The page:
3. Totally agree… Trade Unions should take a lead on this and set an example… the arguments are compelling but the problem is that non geeks simply haven’t heard of this stuff.  The question is how can we raise awareness… how can we educate our colleagues in the movement and get things like this on the agenda or discussed at conferences or what have you?  Would be interested to hear people’s thoughts in relation to this.  One thing is for sure… your site is an excellent start… keep it up

  4. I think that labour activists should not use the term “open source”.   We should instead use the term “free (as in freedom) software.    When people use the term “open source” I try to correct them and talk about free software.

    Open source is simply a software development model. In fact the creation of the term in 1998 was deliberately to remove the politics of freedom from the free software movement and instead focus on how to get good reliable software cheaply.

    If that’s the argument, then Microsoft, Adobe and Apple will make the exact same arguments.   Also millions of computer users around the world simply use unlicensed illegal copies of proprietary software.

    On the other hand, the free software movement began in the 1980’s as a social and political movement for the freedom of computer users i.e the freedom to run the software for any purpose, the freedom to modify the software to suit your needs, the freedom to distribute exact copies of the software and the freedom to modify software and release your own modified version of it.

    We need to do what we can to make labour and social activists aware of these four essential freedoms. 

    The free software movement with its social and political aims has much in common with the trade union movement.  Both movements are about building a fair and just society.

    And more importantly, Microsoft, Apple, Adobe and the others can never ever argue that they will give you more freedom.   Proprietary software companies are not in the “freedom business”.   They’re in the end user control business.

    So say “free software” and not “open source”.   People do get it.

    1. Bob,

      Thank you for your comments and I feel as the oggcast grows the correct terms of use if you will are certainly an important aspect of the FLOSS community. Have you had a chance to listen to episode 11 http://wp.me/p1yNTT-9S we specifically discuss the FSF and the four freedoms. It is certainly something we respect and take part in espcially since we see the deeper political and democratic connections in both the FLOSS and Labor movements. Use of the correct terms is something we are evolving in using as the show and website grows. Thanks to comments on here the correct Gnu/Linux has become common in my discourse. I can’t speak for Walton, but I can say that there are still many in the labor movement in the US at least that are not as familiar with FLOSS or Gnu/linux as hopefully one of their first sources the correct terms are more important for us to use.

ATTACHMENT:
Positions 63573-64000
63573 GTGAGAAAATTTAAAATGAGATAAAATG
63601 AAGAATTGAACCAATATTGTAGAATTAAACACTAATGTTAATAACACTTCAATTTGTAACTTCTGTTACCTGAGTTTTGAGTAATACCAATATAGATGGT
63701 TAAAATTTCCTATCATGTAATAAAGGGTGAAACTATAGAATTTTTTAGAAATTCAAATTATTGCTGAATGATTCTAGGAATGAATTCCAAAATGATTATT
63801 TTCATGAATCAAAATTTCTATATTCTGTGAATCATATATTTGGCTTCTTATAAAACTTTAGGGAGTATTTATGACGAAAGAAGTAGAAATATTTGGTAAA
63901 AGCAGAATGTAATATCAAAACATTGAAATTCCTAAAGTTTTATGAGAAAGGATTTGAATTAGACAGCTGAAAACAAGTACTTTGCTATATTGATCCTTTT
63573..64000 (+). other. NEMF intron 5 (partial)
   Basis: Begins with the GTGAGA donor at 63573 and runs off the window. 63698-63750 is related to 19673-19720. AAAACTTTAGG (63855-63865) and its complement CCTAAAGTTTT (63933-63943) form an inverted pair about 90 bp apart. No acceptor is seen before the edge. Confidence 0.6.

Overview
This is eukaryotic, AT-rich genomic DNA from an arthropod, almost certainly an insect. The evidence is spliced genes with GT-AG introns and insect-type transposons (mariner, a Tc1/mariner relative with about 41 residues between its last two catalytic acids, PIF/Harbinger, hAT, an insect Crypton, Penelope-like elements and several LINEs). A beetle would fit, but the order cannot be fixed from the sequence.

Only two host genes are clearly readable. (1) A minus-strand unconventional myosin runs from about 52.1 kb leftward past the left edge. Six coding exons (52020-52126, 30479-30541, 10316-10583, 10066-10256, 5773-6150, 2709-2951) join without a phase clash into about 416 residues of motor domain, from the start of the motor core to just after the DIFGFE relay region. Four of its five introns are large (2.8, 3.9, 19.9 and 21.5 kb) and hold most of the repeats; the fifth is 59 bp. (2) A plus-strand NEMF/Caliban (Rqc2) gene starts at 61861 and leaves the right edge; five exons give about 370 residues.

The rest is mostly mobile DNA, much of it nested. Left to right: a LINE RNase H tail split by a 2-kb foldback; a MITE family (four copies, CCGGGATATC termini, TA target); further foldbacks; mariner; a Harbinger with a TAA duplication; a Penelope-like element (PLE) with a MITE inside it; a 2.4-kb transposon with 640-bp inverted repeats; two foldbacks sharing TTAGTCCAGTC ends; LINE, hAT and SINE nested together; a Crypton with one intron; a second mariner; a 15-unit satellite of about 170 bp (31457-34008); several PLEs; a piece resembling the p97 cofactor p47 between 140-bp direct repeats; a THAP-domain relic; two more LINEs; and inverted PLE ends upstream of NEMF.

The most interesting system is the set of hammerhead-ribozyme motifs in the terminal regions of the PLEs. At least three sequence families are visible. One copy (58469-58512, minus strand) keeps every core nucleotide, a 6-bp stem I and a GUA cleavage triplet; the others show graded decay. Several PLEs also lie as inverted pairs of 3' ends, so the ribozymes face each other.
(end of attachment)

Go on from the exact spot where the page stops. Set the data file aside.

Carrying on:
Thanks again for you comments and hope you take a listen to the oggcast.

  5. I think that labour activists should not use the term “open source”.   We should instead use the term “free (as in freedom) software.    When people use the term “open source” I try to correct them and talk about free software.

    Open source is simply a software development model. In fact the creation of the term in 1998 was deliberately to remove the politics of freedom from the free software movement and instead focus on how to get good reliable software cheaply.

    If that’s the argument, then Microsoft, Adobe and Apple will make the exact same arguments.   Also millions of computer users around the world simply use unlicensed illegal copies of proprietary software.

    On the other hand, the free software movement began in the 1980’s as a social and political movement for the freedom of computer users i.e the freedom to run the software for any purpose, the freedom to modify the software to suit your needs, the freedom to distribute exact copies of the software and the freedom to modify software and release your own modified version of it.

    We need to do what we can to make labour and social activists aware of these four essential freedoms. 

    The free software movement with its social and political aims has much in common with the trade union movement.  Both movements are about building a fair and just society.

    And more importantly, Microsoft, Apple, Adobe and the others can never ever argue that they will give you more freedom.   Proprietary software companies are not in the “freedom business”.   They’re in the end user control business.

    So say “free software” and not “open source”.   People do get it.